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I am a C/C++ programmer with moderate experience in desktop application. (no web development). now I would like to move to web development. and I am considering Java and Wicket framework. but since Java is a vast language. Could you please guide me where to start learning Java. I mean what feature i should learn first. like Swing should be the first, i guess.

reason for choosing wicket is:- I can get the HTML/CSS done using some tool. and don't have to learn JSP, Servlet, XML and other stuff.

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Java is quite simple language, compared to C++. You already know many of it's concepts - OOP, inheritance, generics, inner classes. Learn about interfaces, exceptions, basic concurency (the synchronized keyword).

Then you'll need to know what's in JDK and how to use the most used parts of it: * Java datatype framework (or how is it called) - I mean, things like List, ArrayList, Set, HashSet, Iterator, ... * I/O stuff - Streams, File, FileInputStream. * ... you'll find out what you need, usually from examples.

That's for Java.

Now for web, you'll need to know HTML (see w3c), HTTP (install FireBug and watch the communication; I mean, don't read the spec for a start).

Then for wicket, first read some tutorial's, my favorite are here:
http://ondra.zizka.cz/stranky/programovani/java/web/wicket/index.texy

Then read the book - Wicket in Action.

And in general - excersise everything you learn. Reading is not enough... Definitely you should create some console java apps before you jump to web and Wicket - because that puts many layers between your code and the observed output (Wicket, HTML, HTTP, browser, ...).

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I think you might need to learn at least how to configure a deployment descriptor (web.xml) file for wicket. And I don't think there's a shortcut to know all of the involved technologies. You might need some basic knowledge of the underlying ones, since probably you'll get stuck and frustrated soon as problems arise.

I would recommend exhaustive and complete documentation, that cannot only serve as a tutorial, but also as a reference. I would recommend going to the source:

Good luck.

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Well eventually you will have to understand all of these technologies (JSP, Servlet, XML, etc.) to be a successful web developer, but to get started you can probably treat the Wicket abstraction as non-leaky (Joel on Leaky Abstractions).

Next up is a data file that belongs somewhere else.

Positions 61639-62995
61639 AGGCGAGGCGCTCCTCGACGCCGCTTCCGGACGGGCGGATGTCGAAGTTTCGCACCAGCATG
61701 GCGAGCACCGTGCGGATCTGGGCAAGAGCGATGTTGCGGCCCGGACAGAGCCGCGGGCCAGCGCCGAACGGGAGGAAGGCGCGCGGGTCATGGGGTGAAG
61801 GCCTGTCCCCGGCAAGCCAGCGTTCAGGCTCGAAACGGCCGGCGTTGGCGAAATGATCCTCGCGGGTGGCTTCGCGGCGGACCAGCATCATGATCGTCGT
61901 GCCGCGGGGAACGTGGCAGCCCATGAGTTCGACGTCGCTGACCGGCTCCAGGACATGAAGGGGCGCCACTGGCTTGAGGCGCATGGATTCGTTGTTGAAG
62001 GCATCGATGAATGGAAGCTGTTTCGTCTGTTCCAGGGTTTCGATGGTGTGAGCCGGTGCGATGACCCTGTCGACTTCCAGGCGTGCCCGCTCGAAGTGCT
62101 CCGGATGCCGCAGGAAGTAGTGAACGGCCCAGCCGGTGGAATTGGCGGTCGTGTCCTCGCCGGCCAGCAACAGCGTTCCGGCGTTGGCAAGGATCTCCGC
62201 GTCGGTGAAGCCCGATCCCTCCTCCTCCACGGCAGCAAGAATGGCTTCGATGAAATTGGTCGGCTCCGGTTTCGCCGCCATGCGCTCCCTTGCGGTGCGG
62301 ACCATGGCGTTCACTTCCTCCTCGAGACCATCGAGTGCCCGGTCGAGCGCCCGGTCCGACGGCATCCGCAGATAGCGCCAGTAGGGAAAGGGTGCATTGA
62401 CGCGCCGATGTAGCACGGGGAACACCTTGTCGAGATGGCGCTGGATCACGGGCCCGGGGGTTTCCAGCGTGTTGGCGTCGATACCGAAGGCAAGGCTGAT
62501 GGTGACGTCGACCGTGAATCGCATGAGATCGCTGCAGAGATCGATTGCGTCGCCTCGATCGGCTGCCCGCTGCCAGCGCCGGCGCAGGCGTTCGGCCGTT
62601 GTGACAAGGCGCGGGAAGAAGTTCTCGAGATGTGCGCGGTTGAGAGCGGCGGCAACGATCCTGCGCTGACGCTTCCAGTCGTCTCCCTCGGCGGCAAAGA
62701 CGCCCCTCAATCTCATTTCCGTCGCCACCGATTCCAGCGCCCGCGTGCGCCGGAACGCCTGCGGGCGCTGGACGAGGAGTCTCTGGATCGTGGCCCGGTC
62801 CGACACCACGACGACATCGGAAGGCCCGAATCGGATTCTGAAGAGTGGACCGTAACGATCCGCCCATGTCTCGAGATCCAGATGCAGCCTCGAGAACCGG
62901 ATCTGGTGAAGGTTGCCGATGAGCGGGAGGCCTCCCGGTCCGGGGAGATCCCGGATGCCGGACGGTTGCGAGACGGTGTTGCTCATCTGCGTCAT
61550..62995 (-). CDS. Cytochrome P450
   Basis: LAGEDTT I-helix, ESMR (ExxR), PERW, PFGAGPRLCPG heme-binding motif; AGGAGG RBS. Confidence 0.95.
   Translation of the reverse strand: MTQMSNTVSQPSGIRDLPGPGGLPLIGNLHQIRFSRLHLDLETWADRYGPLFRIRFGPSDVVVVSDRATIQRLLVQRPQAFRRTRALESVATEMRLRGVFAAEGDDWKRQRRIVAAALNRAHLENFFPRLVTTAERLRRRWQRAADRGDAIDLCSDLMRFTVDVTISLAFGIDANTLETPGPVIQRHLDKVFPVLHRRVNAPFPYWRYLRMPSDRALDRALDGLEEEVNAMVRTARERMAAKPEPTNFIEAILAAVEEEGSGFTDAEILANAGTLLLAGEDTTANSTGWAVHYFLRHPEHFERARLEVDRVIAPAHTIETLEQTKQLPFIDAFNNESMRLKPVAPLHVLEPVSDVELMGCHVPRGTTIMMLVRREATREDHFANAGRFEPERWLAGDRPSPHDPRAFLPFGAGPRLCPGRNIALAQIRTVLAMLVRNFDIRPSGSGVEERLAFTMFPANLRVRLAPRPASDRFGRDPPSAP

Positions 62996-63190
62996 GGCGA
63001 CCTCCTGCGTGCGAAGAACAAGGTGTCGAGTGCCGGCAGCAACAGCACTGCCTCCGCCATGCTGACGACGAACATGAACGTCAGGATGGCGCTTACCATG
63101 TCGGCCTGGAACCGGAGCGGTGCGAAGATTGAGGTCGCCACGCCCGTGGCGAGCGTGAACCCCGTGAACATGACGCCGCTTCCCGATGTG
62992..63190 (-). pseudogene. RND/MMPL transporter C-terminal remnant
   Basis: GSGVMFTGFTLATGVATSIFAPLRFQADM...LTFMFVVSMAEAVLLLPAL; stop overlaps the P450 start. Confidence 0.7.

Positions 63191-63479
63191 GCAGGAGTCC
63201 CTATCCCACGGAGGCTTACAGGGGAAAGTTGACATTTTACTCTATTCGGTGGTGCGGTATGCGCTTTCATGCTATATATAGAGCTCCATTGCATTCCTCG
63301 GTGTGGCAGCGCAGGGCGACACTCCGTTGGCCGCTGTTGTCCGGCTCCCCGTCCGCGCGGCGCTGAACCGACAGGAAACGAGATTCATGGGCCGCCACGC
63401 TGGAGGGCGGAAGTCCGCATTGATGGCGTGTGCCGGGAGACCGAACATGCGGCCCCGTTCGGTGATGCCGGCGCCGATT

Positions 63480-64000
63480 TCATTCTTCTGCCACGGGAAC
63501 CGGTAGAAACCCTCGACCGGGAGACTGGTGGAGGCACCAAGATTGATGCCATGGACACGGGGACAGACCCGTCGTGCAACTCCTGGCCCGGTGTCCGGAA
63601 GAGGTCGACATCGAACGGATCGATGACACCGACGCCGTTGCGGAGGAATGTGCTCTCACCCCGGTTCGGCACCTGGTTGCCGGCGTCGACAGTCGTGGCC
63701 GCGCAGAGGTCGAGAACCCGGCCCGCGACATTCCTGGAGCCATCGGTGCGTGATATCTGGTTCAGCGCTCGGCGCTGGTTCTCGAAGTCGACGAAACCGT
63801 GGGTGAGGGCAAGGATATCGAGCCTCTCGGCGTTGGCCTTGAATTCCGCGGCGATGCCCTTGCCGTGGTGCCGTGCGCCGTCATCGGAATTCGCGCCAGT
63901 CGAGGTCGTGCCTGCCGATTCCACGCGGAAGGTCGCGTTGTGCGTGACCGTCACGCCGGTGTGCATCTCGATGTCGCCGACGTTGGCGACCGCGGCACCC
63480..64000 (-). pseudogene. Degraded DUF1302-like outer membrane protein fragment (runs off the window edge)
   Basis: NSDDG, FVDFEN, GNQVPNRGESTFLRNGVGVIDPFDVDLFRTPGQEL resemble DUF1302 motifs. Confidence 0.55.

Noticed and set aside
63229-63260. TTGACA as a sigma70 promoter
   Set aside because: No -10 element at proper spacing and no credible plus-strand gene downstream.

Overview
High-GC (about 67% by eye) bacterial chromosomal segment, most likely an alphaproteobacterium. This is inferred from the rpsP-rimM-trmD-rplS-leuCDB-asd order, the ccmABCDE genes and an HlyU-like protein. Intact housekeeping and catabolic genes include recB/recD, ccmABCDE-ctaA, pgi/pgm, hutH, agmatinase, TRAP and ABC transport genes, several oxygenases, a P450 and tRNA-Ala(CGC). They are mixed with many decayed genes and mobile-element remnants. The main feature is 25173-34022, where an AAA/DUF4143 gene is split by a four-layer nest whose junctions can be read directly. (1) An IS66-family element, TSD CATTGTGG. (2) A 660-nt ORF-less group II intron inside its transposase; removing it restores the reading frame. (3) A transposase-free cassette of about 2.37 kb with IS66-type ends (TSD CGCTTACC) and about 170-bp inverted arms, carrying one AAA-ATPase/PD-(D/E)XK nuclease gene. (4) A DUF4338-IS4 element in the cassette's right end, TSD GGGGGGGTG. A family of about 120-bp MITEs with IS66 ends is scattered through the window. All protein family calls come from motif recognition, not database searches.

You don't have to know swing to get started with web development, swing is really only used on the desktop.

If you already know C/C++ you should have all the concepts to understand Java. See this stackoverflow question for a list of freely available books on (amongst others) java:

http://stackoverflow.com/questions/194812/list-of-freely-available-programming-books

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you might need to know some Servlet stuff, what would he need JSP knowledge for? –  bert Jul 9 '10 at 8:41
    
Granted, he may not come in contact with it if he chooses his jobs very carefully, but I suspect that there is a lot of code out there that uses it. Having said this, it was more the idea that you cannot get away with just knowing java/wicket, you will have to understand the technologies behind it (or even around it). –  Marc van Kempen Jul 9 '10 at 8:49
    
Thanks Marc!!, well, I know the concept of JSP/Servet, as I started learning jsp/servlet a year back but then on the way i have to learn java bean, then got confused with jstl lib (for jsp pages). then i got to know that spring MVC is good frame work to be used and got cosfused with hibernate and and so on. So dropped java and move to ruby on rails. but ruby on rails is not good enough for my long term enterprise app. since my web app has strong logic behind the scene. (not just simple crud app). so i am back to java and found wicket to best suited, so i can start faster. –  Sanju Jul 9 '10 at 10:12
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